A Narrative Inquiry into the Experiences of Point-of-Care HIV Testing Alongside People who were Tested while in a Correctional Facility or at a Bathhouse

  • Author / Creator
    Genoway, Shyla G.R.
  • With a call to increase the accessibility of HIV testing in Canada, point-of-care testing for HIV is being readily adopted. The World Health Organization (WHO, 2012) outlines the importance of protecting the human rights of those being tested through ensuring: informed consent, confidentiality, access to counselling, correct test results, and a connection to care. Little attention has been paid to the experiences of people being tested through HIV point-of-care (POC). Some testing environments, such as bathhouses and correctional facilities, promote testing for HIV among higher-risk groups. In this narrative inquiry study I explored the experience of people testing positive for HIV through point-of-care while at a bathhouse. I engaged with two men, David and Chris, over a period of several months, in two to three conversations between one to almost five hours at a time. The conversations were transcribed verbatim and analyzed for narrative threads. Field notes and observations were also collected and reflections have been incorporated into this study. Three narrative threads for reconsidering practice were identified: a) seeing complexities and understanding testing decisions in relation to time, place, and social context; b) recognizing the impact and significance of secret and silent stories; and c) tentative and tension filled connections to care. It is important to understand testing experiences across time, place, and in diverse social contexts. These experiences are embedded within larger life histories of people that further raise questions about adequate support, follow up and counselling when POC tests are administered in bathhouses. Listening to the experiences of David and Chris has also revealed that health policy and public health practices are shaped by neoliberal discourses.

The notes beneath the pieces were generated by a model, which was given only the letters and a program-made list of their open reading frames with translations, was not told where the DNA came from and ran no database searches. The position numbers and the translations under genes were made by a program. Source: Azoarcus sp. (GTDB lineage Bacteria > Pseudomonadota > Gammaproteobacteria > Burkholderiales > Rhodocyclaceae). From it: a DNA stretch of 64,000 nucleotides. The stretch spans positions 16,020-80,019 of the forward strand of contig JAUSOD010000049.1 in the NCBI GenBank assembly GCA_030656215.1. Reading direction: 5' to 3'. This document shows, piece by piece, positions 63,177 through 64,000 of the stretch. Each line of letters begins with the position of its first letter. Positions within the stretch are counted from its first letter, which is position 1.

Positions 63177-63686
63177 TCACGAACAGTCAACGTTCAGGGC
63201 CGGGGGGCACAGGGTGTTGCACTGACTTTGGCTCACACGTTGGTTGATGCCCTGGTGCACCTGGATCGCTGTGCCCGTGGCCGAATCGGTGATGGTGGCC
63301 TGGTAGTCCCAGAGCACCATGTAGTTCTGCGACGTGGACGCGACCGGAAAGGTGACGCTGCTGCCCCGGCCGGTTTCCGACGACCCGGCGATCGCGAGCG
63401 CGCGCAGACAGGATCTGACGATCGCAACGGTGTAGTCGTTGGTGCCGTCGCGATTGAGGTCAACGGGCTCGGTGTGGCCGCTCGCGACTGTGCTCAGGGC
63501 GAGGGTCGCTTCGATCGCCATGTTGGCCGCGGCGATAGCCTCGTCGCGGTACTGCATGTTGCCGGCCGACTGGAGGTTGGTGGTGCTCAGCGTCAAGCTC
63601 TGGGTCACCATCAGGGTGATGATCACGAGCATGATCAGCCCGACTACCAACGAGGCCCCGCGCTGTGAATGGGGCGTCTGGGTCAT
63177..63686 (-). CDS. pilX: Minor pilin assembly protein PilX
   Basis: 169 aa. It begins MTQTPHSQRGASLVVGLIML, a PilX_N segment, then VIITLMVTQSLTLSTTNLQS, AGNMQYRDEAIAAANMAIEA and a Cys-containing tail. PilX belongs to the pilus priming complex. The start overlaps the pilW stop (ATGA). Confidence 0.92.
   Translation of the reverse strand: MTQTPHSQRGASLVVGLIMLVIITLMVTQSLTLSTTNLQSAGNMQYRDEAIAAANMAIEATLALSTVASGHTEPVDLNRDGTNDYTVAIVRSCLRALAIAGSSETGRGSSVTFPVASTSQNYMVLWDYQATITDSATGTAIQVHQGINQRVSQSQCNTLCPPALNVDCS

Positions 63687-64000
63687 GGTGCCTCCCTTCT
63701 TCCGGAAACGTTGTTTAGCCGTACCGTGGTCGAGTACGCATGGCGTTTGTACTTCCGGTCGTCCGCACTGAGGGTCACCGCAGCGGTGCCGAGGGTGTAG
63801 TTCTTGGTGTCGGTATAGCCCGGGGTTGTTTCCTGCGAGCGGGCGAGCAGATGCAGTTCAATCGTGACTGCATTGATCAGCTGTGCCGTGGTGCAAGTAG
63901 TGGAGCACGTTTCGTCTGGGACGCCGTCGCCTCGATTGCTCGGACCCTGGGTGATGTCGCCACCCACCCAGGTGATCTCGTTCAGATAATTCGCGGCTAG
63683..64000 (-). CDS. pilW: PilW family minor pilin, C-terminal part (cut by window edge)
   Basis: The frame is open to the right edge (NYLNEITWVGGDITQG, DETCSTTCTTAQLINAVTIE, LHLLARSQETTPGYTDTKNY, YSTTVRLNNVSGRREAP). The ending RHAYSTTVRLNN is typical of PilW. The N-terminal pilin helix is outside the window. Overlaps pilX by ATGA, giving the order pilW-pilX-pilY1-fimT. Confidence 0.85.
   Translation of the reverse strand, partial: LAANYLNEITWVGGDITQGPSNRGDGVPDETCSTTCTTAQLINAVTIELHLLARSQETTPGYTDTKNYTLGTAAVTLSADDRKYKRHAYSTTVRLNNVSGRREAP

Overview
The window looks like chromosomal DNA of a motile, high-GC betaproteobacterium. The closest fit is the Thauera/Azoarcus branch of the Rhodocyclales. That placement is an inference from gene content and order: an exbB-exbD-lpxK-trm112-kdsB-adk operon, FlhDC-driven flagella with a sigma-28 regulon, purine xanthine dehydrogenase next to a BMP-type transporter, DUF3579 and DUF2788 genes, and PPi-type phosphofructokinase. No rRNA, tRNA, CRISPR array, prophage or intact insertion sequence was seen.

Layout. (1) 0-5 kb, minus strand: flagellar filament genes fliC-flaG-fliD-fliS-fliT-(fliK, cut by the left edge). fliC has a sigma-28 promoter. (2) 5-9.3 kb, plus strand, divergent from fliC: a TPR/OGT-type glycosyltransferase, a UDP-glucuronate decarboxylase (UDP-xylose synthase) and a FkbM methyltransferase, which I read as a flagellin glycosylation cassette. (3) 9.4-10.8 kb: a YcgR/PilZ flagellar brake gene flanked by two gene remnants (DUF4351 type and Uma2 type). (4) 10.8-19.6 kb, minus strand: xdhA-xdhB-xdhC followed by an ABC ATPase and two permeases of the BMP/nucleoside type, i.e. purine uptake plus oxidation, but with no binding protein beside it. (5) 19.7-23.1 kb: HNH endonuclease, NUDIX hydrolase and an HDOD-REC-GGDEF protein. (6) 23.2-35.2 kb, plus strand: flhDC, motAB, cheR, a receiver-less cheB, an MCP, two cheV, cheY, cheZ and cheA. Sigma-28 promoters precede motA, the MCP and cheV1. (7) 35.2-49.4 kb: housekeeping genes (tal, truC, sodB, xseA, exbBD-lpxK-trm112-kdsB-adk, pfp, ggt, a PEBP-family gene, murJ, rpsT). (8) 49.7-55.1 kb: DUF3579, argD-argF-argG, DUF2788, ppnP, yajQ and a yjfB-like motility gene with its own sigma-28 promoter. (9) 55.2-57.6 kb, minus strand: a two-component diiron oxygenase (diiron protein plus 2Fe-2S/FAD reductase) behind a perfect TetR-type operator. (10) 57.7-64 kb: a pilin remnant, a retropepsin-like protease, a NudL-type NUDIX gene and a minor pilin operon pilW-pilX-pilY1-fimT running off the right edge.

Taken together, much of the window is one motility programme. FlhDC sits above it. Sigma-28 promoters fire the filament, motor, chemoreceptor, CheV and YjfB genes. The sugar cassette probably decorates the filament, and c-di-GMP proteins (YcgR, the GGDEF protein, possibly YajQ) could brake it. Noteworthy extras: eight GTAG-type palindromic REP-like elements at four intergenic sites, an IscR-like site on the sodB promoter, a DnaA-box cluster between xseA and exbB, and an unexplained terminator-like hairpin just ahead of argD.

• Subjects / Keywords
  • Graduation date
    Fall 2015
  • Type of Item
  • Degree
    Master of Nursing
  • DOI
  • License
    This thesis is made available by the University of Alberta Libraries with permission of the copyright owner solely for non-commercial purposes. This thesis, or any portion thereof, may not otherwise be copied or reproduced without the written consent of the copyright owner, except to the extent permitted by Canadian copyright law.
  • Language
  • Institution
    University of Alberta
  • Degree level
  • Department
  • Specialization
    • Aging
  • Supervisor / co-supervisor and their department(s)
  • Examining committee members and their departments
    • Singh, Ameeta (Faculty of Medicine and Dentistry)
    • Sommerfeldt, Susan (Faculty of Nursing)
    • Richte, Solina (Faculty of nursing)
    • Estefan, Andrew (Faculty of Nursing)